The Loft color is Lagoon.  Originally I intended on making the loft two colors. Lagoon on three walls and Latte on the wall that went down the steps. After some thought and a few other opinions we decided to make the whole loft Lagoon.

The Mudroom is Latte. A little dark for a room that doesn't get any natural light, but I still like it. Hopefully it will be a color that camouflages a lot of dirt!

The space that isn't painted is where the shower head will be. That will be tile of some sort, but we haven't gotten there quite yet.

The Master Suite is two different colors. Three of the walls in our room are Sand Beach and the exterior wall and in to the bathroom is a color called Cloudburst.



Originally we were going to leave the spare room just primed. We went around and around about this one. In the end we decided to match it (as close as we could without pulling the stuff out) to Kooper's nursery. If we have another baby, that would be his or her room - we both loved Koop's nursery, so we figured, why not? And, if there is never another baby, at least we like the color.

The great room, hallway and entry way were challenges. You can see all three depending on where you are in the rooms, and I had cabinet and flooring colors to contend with.

I knew that I wanted Gray. Little did I know that there would be 50 shades of gray to choose from. (ha, you see what I did there?)

After testing out Sea Salt, Comfort Gray, and Oyster Bay on the walls, I decided on Comfort Gray for the Great Room and Sea Salt down the hallway.  All three are consecutive on a swatch, with Sea Salt being the lightest and Oyster Bay the darkest. I ruled out Oyster Bay because it was too dark.

Then we have the hallway - which, for after as much time and thought that we, I put into the color there really isn't a nickel's worth of difference in the two to the naked eye. Can you say frustrating?

See for yourself:

I saved the Foyer for last.. mainly because I had no idea which color to put in there. I wanted a little bit of color from the gray, but didn't want something too dark because the mudroom is off to the left.

We decided on a color called Calico. In some lights it looks dark gray, sometimes blue, which is interesting, but fun.

So, there you have it...  13 colors over 10 different spaces.  It's a lot of blue, I know.. but I think that it all flows really well and gives a nice and relaxing feel to the house and our space.

Hope that you are enjoying the colors as much as we are!

Tuesday, January 6, 2015

6 Month Checkup

It's January, and that means that we have officially hit the six month mark of remodeling our house. In some ways it doesn't seem like it has been that long, and then in others it seems as though it has been six years!

Lots of things have happened since my last house update. We processed our first batch of turkeys, and also managed to survive the holidays. Go us! Oh, and did I mention I was also featured on the Huffington Post twice?  I even had an offer to be quoted in Good Housekeeping, but wasn't timely enough with my response. But, I digress...

The house has really changed since my last update. The last time I wrote about our electric being installed - which was a huge step. In order to go any further with insulation, drywall, paint, flooring, etc. we had to get our heat up and running. That is finished, and our system is pretty neat - I'm just excited because it tells me the outside temp as well as the inside temp. Jeff is excited because now (so he thinks) I won't always ask him "what's the temp outside?"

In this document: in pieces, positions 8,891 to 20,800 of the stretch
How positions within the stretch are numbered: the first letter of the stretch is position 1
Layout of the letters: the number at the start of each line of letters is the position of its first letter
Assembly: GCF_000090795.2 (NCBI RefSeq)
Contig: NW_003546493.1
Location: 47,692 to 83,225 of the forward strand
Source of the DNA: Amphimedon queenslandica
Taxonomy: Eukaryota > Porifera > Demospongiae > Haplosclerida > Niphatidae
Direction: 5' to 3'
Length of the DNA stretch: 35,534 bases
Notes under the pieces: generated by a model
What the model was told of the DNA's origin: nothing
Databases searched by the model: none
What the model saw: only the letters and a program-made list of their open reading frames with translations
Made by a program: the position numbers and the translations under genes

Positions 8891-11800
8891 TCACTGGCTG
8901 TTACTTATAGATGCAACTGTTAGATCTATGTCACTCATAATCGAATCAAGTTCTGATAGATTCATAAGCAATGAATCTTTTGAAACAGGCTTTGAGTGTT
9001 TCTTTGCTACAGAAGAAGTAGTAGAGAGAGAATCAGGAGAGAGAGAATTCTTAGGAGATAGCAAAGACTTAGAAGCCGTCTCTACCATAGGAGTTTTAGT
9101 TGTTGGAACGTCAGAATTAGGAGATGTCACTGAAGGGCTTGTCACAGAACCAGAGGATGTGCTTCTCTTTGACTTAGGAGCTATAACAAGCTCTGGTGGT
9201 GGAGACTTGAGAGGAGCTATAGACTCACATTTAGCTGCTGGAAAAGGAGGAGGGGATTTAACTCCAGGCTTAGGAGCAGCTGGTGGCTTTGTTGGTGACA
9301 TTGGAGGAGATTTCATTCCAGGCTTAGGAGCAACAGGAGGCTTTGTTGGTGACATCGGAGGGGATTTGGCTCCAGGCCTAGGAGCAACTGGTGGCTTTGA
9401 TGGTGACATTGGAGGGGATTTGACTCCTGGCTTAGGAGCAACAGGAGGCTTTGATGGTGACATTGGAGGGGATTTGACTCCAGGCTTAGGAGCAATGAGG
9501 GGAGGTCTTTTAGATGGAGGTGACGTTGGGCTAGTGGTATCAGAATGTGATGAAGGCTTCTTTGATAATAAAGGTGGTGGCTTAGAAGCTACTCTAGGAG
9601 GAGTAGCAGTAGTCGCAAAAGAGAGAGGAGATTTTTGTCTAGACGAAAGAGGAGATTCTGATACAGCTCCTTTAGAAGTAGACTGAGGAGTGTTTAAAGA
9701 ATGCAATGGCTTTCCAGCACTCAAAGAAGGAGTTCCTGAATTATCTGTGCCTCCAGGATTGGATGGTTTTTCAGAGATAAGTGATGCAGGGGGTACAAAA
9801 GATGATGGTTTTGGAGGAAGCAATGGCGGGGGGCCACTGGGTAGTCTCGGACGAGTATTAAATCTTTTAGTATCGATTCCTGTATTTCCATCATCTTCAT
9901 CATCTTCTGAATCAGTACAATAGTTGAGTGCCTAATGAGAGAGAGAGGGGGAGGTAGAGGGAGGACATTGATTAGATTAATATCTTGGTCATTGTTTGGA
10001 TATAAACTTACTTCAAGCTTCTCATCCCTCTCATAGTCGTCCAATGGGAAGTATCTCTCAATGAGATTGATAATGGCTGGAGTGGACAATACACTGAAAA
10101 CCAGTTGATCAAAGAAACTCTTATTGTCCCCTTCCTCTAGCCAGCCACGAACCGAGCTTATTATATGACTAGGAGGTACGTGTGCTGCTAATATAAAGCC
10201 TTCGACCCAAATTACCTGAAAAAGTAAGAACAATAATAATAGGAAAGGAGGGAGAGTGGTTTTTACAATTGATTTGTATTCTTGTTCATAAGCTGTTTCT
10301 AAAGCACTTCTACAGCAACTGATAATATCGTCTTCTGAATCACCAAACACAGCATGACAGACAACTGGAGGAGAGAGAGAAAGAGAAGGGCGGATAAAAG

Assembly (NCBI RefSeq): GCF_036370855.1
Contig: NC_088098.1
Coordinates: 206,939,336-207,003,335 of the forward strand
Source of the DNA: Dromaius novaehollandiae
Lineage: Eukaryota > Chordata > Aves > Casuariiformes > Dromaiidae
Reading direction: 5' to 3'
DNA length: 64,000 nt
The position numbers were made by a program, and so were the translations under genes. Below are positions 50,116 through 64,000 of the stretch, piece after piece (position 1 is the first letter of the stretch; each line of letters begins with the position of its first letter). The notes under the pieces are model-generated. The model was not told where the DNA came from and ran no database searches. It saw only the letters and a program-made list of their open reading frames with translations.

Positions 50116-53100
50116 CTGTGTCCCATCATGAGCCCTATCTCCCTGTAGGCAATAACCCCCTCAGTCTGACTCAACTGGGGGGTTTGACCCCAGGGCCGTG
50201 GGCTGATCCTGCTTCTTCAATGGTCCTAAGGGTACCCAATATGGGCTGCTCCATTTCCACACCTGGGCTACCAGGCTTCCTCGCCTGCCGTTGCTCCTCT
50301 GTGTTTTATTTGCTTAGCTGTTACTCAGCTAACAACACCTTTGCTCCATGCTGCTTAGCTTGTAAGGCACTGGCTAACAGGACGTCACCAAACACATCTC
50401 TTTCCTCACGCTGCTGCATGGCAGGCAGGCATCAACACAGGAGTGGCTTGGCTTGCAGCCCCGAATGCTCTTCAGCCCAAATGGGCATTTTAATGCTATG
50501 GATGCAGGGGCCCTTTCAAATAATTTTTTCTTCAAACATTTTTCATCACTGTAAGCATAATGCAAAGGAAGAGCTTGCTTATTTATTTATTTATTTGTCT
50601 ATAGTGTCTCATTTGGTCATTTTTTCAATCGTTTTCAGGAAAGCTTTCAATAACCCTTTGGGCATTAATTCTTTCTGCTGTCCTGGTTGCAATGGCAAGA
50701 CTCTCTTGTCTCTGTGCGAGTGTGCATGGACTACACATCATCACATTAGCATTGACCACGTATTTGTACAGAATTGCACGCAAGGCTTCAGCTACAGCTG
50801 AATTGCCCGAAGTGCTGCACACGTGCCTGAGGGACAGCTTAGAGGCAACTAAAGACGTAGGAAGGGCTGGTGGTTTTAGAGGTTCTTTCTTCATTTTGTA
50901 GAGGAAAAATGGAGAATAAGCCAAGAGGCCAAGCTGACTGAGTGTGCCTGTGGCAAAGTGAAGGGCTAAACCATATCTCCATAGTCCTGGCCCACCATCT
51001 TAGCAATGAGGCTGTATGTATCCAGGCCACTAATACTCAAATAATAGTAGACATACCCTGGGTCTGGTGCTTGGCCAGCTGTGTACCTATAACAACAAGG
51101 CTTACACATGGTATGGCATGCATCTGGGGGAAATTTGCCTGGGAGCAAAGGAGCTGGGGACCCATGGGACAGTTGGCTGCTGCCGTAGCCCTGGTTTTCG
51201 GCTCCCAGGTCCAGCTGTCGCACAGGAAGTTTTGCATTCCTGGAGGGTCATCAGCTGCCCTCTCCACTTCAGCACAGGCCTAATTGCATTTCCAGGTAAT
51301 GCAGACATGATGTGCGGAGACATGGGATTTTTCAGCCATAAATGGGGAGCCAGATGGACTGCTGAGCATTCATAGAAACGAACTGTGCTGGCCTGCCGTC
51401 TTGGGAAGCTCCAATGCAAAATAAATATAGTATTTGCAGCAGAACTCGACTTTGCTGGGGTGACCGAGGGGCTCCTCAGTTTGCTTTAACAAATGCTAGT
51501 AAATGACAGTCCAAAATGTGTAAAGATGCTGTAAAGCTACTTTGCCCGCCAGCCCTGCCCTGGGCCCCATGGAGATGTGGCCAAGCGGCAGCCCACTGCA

Since we now have heat, we were able to install the garage doors. They aren't completely finished yet, as they still need the handles, and some tweaking, but most of the work is done.

We chose a carriage house style door and the windows match the style on the front door of the house. The barn lights are new too, they are a little smallish, but we won't need a ton of light since the front door is to the immediate left. If the garage was further away we would definitely need more light.

The door installation helped with the heating situation for the drywall. Even with the doors being up and the heat being on, the crew still needed propane heaters to insure that the drywall mud dried properly.

When the drywall was delivered, it went right in the loft window and through the front door. Cool, huh?

The crew was able to install the drywall in one day, and then came back to mud the next day. This happened the day before Thanksgiving, so the holiday put the sanding part of it on hold.

This is what will eventually be the kitchen area. The door is for my pantry, and you can see the plumbing for the kitchen sink - as well as the 12ft. ceiling.

When they did come back to sand, boy oh boy was it a huge mess!! There were days of vacuuming involved to get the place "dust free".

When the majority of the dust was cleared out, we were free to paint. We thought that painting would be so much fun, when in reality, painting sucks folks. Jeff started the priming brigade and worked a little each night - we also spent just about one entire weekend priming and another whole night to finish. When it was all said and done we went through about 25 gallons of primer.

Jeff got ceiling duty, while I got 'low to the floor" duty. He didn't tell me until our last room that he had a knee pad. Yeah, let's just say that I had sore knees and leave it at that.

We also put the little man to work in one of the closets - that lasted about 5 minutes.

Then I was left to the task of picking out paint colors. Who knew that Sherwin Williams has over 8,000 colors?!